Week 02 - Injections and Ear Aches

Dear Baby,

All this week, we continued with the two injections per night that we hoped would bring you into our lives. It was an ordeal, I can tell you that, but one that we would endure again in a heartbeat. Aside from a little trouble on Sunday night, the twelfth, when I was a little more sweaty and panicky that either of us would have liked—your mom having turned off the air conditioning for the day—the process was smooth enough. But sticking the needles in your mother wasn’t easy for me, and being treated like a pin cushion certainly wasn’t the most pleasurable experience she’d ever had. So, during the days leading up to the shots, we sought distraction. I was reading A People’s History of the United States (which would be a far more useful read for you than anything they’ve ever given you in school) and I was cranking my car stereo on the way home from work, singing along to any tune that came on, no matter if I could carry that tune or not. Your mom was focused on finding herself a new job, and on reclaiming some of the sanity her previous job had taken away from her over the course of the previous few years.

Why am I telling you this? Why am I describing the ordeal? It’s not to make you feel guilty. Though, if it does give you pause every once in a while, when you’re considering whether or not you should do 110 mph on the highway, or drink tequila with some guy named Sancho until you pass out, then I won’t complain. No, I’m telling you this because I want you to know how much we wanted you in our lives. I want you to know what we were willing to go through. In short, I want you to know how much love we had for you even before you were even you.

Your mom went in for bloodwork every day of this week, and for ultrasounds every other day. These tests confirmed that she was progressing exactly as the doctors had hoped. In fact, they showed us that your mother’s body was almost yearning to be pregnant. Her results were so good that on Thursday the sixteenth they had to “rein her in”, so to speak, asking us to readjust the dosage of the two drugs I was giving her. They upped the dosage of Lupron, which would keep her from ovulating before they wanted her to, and they lowered the dosage of Follistim, because she was developing eggs so nicely on her own.

On Friday morning, one of my days off, I went with your mom to her ultrasound appointment and it was that morning that the reality of the situation hit me. During the ultrasound, the nurse brought up on screen an image that still bewilders me to this day when I think of it. There, like some sort of black and white honeycomb, were the follicles growing in/on your mother’s ovaries. Inbetween threads of grayish-white were more than a dozen splotches of deep black. These, the nurse explained as she measured them, were the follicles, and inside each follicle there was, potentially, one egg. It was an amazing site, visual proof that all of these shots I’d been giving your mother were doing something. And I thought to myself, inside one of those might be the egg that might become our baby.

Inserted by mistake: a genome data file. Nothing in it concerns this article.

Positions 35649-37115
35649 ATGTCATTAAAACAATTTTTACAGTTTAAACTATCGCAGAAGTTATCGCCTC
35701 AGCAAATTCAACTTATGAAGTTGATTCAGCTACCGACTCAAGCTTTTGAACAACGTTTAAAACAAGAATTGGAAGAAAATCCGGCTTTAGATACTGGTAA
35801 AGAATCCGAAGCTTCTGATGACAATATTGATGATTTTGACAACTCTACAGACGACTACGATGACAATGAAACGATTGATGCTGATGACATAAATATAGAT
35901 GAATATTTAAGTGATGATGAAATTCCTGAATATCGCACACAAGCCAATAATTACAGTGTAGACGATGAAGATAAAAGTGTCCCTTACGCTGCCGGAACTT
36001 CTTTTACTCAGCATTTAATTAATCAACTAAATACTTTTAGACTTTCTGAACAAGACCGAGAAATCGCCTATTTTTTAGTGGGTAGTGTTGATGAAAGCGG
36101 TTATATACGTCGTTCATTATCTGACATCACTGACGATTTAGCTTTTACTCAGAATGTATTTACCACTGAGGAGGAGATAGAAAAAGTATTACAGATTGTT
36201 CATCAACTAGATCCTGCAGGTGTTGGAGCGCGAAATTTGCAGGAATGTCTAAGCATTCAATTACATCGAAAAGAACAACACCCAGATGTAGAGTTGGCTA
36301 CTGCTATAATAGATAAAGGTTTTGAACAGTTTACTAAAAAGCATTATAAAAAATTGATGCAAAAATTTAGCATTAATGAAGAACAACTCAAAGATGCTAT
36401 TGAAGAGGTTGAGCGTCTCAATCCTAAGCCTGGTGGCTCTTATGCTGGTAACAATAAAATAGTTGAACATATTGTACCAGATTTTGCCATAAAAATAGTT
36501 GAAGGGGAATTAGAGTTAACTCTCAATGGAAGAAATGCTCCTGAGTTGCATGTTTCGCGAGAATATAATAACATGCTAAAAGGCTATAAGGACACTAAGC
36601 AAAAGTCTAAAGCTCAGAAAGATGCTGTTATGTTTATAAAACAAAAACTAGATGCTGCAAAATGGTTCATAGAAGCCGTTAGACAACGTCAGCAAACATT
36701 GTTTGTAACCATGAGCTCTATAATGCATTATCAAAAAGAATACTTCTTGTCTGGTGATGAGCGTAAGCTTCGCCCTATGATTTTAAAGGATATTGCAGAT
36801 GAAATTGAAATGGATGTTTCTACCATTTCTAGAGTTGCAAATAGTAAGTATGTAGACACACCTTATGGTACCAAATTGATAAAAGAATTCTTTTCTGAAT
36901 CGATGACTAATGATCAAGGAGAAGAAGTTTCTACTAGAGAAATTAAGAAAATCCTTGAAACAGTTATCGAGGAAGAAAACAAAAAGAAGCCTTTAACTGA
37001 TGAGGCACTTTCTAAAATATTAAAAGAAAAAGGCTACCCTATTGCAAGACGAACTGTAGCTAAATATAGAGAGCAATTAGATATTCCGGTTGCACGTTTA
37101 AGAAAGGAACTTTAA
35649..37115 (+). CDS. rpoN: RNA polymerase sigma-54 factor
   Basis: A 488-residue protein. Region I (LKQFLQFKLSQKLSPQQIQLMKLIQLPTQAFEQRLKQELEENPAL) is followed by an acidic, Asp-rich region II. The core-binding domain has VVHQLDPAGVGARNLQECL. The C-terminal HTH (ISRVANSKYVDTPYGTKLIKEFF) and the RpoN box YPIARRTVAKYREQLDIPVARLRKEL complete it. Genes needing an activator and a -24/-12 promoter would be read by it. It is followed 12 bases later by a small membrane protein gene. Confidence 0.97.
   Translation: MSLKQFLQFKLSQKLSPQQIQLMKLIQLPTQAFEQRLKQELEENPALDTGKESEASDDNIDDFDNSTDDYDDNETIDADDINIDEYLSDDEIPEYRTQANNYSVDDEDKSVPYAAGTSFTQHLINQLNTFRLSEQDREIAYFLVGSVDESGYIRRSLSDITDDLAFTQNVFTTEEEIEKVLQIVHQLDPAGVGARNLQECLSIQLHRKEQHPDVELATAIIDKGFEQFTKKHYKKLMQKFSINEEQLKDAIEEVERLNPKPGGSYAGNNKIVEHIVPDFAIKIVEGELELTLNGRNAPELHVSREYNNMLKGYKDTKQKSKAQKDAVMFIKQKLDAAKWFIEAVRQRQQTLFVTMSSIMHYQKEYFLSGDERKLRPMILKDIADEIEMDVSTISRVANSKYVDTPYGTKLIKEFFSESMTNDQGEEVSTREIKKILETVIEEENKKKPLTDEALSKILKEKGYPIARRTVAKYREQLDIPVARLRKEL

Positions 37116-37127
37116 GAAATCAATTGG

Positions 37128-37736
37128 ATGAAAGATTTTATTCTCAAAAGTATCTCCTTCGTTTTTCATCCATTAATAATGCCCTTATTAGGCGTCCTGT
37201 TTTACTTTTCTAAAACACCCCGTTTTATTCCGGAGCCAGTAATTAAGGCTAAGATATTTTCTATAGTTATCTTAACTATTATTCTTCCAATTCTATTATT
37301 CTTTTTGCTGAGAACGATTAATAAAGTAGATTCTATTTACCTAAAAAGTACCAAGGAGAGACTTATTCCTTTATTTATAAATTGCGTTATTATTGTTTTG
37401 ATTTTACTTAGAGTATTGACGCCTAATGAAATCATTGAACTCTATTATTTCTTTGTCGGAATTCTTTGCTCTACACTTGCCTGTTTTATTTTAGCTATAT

Obviously, I was right.

Your mom was doing very well, said the nurses. If only the same could be said for your dad. You see, in addition to my daily bouts of anxiety, I was dealing with an increasingly painful earache, the result, it turned out, of my overaggressive cotton-swab attacks on the earwax that had plagued me since childhood. That same Friday, I went in to have it checked out and my doctor prescribed ear drops for me. And I just knew they wouldn’t be enough to win the war raging in my ear canal. Oh, it was horrible. It was pain beyond all belief.

And now you see why men don’t give birth. But anyway… This isn’t supposed to be about me. This is supposed to be about you. Your dad’s just a bit of a gloryhog, in case you hadn’t realized that by now.

Later that night, having been given the “Go” order by our fertility clinic based on the results of that morning’s ultrasound, we did the trigger shot. The trigger shot does exactly what you think it would do: it triggers the eggs to prepare for ovulation. On Saturday, we had the day off, and any sensible person would have been elated. My ears, however, thanks to the ear drops, and the infection they were apparently unable to solve on their own, were more clogged than ever. And I was concerned that the trigger shot had been too strong, because, by Saturday afternoon, the feeling of fullness your mother had had, which was indicative of very full, and thus very productive, ovaries, was now gone. I was convinced that she had already ovulated, and that our cause was lost (the doctors need to retrieve the eggs right before ovulation, you see).  I couldn’t hear a thing your mother said to me, even when she was sitting next to me, so any attempts on her part to calm me were all for naught, and, well, the list goes on and on. In short, I was a mess.

But this is why we thank our lucky stars that your mom is around, because she kept her head the whole time. She was calm and collected and ready for the joy that Sunday’s egg retrieval might bring, convinced that all was well. Deep inside, I was excited too, despite my pronouncements to the contrary. After all, Sunday was Father’s Day, and what better omen might there be for a guy like me, longing for a child of his own?

Love, Dad